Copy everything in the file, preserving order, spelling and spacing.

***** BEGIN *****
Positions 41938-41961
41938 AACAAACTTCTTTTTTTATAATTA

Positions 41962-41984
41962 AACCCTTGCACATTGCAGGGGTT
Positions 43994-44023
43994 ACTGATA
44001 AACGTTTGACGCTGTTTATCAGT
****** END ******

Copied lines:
Positions 41938-41961
41938 AACAAACTTCTTTTTTTATAATTA

Positions 41962-41984
41962 AACCCTTGCACATTGCAGGGGTT
Positions 43994-44023
43994 ACTGATA
44001 AACGTTTGACGCTGTTTATCAGT